How Technology Can Kill Innovation
Innovation is what the New York Times would call a Double Duty word – it’s a noun and a verb, depending on context and use. It’s part of what makes the concept so powerful. As a noun, it’s the products or processes that arise from collaborative ideation. Actively, it’s the process of arriving at new ideas, processes, or solutions that generate value.
Particularly when it is done well, innovation works like a pebble that sets off a ripple in a pond. It is the inflection point for something exponentially new and useful. Effectiveness requires keeping a focus on the greater purpose of the effort, rather than on the process required to produce the outcome.
Productive innovation is an ongoing phased cycle. It begins with a creative, necessary, and possible idea. Practical application comes next – the strategy and plan for how to engage and monetize the idea. Finally, it is unleashed into society. Once it is in the world, use cases inform new iterations, and the cycle continues.
This sequence can be used to frame much of the innovation and progress that has taken place over the past decade. Green energy sources, mobile computing, and the expanding space frontier are just a few examples.
In whatever form they may take, ideas that can find purpose and a market have almost unparalleled power to change behavior, economies, and humanity. But to get to the point of broad adoption and diffusion, these ideas require an environment built around collaboration and on a hyper-connected foundation.
Defining the Innovation Ecosystem
We have seen very successful organizations struggle to implement a cohesive, continuous innovation cycle. Most often, these hurdles are cultural, structural, or technological. Conflicts arise when the human desire to accelerate toward the result of innovation (noun) pushes us to try to over-accelerate the process of innovation (verb), causing gaps in what should be a fluid, iterative method.
The desire for efficiency is what often leads people to engage technology in the innovation process. The desire to streamline ideation, practical application, and diffusion leads us to seek and create new technologies to reach a result faster. Too often, we become hyper-focused on creating the tools to enable innovation, rather than on the grander ideas themselves. The enablement becomes a distraction, and now the innovation is focused inward instead of on the larger context, which is necessary for building a Future Proof® organization that gains strength from the larger global impact of innovation.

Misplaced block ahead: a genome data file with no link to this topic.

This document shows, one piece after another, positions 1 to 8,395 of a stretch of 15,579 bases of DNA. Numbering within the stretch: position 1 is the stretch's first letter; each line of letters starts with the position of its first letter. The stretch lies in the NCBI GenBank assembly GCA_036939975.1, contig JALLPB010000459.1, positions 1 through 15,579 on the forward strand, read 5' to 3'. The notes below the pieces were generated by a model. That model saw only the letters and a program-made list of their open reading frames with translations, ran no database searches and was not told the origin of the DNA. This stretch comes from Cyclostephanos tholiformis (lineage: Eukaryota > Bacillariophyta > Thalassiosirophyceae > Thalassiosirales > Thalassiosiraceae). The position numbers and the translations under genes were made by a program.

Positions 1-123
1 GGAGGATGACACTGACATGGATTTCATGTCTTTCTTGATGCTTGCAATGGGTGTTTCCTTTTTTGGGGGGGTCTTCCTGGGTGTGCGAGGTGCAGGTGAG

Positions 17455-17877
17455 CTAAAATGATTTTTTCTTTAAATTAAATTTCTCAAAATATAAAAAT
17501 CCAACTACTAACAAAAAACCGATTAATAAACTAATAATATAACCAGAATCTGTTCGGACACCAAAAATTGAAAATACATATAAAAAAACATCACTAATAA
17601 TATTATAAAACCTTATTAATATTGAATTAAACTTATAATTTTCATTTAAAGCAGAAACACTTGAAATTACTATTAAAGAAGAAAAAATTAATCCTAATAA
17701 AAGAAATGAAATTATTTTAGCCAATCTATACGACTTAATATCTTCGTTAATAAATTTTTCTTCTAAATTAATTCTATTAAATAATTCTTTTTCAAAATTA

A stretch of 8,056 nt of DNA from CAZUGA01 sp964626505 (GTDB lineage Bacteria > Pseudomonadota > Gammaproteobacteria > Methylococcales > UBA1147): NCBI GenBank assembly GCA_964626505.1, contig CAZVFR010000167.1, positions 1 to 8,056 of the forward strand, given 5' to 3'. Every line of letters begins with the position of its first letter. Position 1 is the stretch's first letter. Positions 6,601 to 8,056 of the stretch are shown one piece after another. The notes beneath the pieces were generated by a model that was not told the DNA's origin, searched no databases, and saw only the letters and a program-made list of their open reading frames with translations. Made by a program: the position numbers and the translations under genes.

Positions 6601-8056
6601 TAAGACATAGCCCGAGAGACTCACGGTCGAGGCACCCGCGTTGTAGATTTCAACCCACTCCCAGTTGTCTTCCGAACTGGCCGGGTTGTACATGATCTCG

Organizations must ensure their overarching purpose, process, and culture creates an innovation ecosystem where technology augments ideation, rather than an environment that is hyper-focused on the technology itself.
The Productive Role of Technology in the Innovation Cycle
As we know, it is very possible for technology to be both the innovation itself and the resource fueling the innovation. Take cognitive computing as an example. It is a technology resource that represents purposeful ideation, has unlimited practical application potential, and has been adopted and diffused widely (despite its relative youth in the marketplace).
To be both resource and innovation, technology should empower collaboration between humans, organizations, and machines. As we see with cognitive computing capabilities, these innovations will accelerate the innovation cycle by producing new efficiencies, tighter connections in the ecosystem, and fewer barriers to collaboration.
Successful innovation has Double Duty value. It is the internal process and the broader external result, each informing the other in a continuous cycle. It happens in a value-based culture dedicated to shared goals. And it is in this context that Toffler Associates works with businesses to frame the processes of creating and using technology to become Future Proof®.
It is time to orient technology in a continuous cycle of purposeful innovation.
- Technology Scouting and Adoption